Cruise Ship Law, International Maritime

Cruise Passengers Beware: Crime Rates in the Bahamas are Increasing Again


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Lipcon, Margulies & Winkleman, P.A. is made up of attorneys who are nationally recognized industry leaders in the field of maritime and admiralty law. Our team of cruise lawyers has well over two centuries of combined experience, has successfully handled over 3,000 cases, and has recovered over 300 million dollars in damages for our clients. Several of our attorneys have even been selected to “Best Lawyers” ® by US News & World Report every year as far back as 2016.

Danger in BahamasA few months ago, our cruise ship lawyers warned about increasing crime in the Bahamas, a popular destination for cruise travel. Though cruise passengers may think they are safe under the care of a cruise company, in reality, cruise lines can’t do much to stop crime. There have been an escalating number of robberies, assaults and murders in the Bahamas, and all travelers should be wary while in port.

Passengers may not think they are in any real danger if they don’t carry around flashy jewelry or cash, but truth is that anyone can get mugged, raped or killed. According to The Nassau Guardian, 10 people have been killed in the Bahamas in the past 12 days, all by guns. One of the youngest victims was a teenager, who was killed after being shot during a backgammon game. This year so far, 79 people have been killed in crime-related activity in the islands, with many victims being cruise travelers.  If the violence doesn’t come to an end soon, cruise lines may be forced to cancel calls on the Bahamas completely until crime rates decline.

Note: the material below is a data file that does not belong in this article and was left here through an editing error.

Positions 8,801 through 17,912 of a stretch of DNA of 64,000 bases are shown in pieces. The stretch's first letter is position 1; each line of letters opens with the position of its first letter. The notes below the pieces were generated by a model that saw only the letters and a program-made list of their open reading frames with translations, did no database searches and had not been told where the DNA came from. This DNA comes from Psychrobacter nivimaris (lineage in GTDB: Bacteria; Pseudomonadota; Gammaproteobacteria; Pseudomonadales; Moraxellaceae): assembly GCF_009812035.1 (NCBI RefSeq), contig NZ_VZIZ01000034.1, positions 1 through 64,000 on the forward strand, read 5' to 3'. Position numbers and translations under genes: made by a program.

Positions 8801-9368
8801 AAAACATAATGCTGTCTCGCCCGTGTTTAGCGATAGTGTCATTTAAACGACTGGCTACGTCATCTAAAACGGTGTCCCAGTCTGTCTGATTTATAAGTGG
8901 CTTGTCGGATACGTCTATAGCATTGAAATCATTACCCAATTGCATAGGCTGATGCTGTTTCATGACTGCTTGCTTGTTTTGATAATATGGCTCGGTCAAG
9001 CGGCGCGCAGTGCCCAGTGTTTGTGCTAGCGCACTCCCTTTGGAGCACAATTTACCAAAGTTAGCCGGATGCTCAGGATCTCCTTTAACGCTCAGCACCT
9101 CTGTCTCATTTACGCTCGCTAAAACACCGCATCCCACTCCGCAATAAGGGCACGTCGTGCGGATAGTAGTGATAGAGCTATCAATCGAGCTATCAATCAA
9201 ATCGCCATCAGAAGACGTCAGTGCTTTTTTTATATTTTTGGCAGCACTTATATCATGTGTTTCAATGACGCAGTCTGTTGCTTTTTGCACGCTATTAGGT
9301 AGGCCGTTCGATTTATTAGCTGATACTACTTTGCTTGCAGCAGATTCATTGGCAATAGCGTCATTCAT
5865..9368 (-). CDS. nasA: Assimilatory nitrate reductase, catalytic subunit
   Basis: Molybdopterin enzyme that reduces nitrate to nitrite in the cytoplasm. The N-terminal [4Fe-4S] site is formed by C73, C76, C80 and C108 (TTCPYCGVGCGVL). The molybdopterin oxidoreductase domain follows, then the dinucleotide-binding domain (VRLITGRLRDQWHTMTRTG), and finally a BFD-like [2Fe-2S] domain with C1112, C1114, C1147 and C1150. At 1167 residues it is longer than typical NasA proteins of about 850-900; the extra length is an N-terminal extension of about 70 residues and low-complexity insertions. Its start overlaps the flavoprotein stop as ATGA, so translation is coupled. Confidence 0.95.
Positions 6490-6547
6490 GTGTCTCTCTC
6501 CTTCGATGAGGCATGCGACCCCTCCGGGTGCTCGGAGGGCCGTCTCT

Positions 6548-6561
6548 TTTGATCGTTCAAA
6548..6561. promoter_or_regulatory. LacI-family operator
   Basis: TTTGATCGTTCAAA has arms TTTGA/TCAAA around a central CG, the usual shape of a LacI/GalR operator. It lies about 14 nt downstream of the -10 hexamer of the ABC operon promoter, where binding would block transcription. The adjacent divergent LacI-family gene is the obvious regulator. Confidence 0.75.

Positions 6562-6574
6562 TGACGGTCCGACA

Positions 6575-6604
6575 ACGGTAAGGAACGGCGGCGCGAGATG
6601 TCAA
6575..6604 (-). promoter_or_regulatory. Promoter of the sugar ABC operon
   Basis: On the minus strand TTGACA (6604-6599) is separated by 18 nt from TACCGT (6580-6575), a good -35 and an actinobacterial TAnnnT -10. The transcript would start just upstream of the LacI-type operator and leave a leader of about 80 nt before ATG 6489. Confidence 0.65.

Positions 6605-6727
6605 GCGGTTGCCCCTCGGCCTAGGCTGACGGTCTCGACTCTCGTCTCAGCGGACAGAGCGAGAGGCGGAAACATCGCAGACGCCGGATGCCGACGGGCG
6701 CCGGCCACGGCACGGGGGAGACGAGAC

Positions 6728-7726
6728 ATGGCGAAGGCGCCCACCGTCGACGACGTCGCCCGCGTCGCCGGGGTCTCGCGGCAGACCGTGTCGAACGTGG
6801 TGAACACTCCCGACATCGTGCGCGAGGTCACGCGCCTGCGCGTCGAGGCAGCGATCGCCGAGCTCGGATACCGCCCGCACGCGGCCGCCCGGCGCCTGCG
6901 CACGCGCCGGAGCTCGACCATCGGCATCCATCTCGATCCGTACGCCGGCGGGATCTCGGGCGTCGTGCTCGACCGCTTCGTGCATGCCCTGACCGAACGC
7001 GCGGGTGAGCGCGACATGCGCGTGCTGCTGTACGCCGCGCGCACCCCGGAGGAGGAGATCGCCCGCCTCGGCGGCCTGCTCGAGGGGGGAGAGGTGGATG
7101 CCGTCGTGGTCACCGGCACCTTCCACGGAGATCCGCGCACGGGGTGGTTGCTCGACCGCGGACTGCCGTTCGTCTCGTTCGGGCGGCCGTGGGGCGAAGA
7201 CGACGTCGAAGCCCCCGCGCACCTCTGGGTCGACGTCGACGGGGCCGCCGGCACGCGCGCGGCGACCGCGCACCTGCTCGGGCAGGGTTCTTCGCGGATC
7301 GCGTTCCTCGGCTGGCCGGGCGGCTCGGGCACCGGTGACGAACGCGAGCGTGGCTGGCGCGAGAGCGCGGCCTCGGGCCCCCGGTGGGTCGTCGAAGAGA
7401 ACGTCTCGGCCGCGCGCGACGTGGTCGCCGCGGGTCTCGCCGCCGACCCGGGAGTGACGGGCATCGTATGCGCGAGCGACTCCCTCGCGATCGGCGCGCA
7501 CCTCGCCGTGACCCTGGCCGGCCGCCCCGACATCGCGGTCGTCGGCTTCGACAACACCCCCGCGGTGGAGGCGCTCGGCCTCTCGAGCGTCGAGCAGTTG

Nassau, the capital city, has the highest crime rates of all. The newspaper explains that “crime has become an everyday occurrence” in Nassau, with cruise lines having to issue their own warnings to passengers while in port.  And if you think you are safe by going out during the day, think again. Many of the crimes happen in broad daylight and law enforcement is lax, to say the least.

According to Darron Cash, Chairman of the Free National Movement (FNM), the Bahamian government is doing nothing to stop criminal activity or to keep cruise travelers safe from harm. He explains the crime rate is increasing each day, especially when it comes to murders and homicides, and while the government held a forum last month to discuss initiatives that will reduce crime in the island nation, nothing has been executed.

Cash also blasted Bahamas Prime Minister Perry Christie for failing to carry out any plans to reduce crime and improve safety for both residents and tourists, claiming that Christie doesn’t follow through with his promises of change.

While there’s not much cruise lines can do to stop crime from happening in the Bahamas, they can do something to protect their guests – adequately warn their guests.

Cruise lines have a legal duty to warn of known dangers in ports of call that passengers are reasonably expected to visit.  For example, where a cruise line failed to warn its passengers of the dangers of a nearby beach where crimes often occurred, a case was permitted to proceed against the cruise line under a theory of negligence.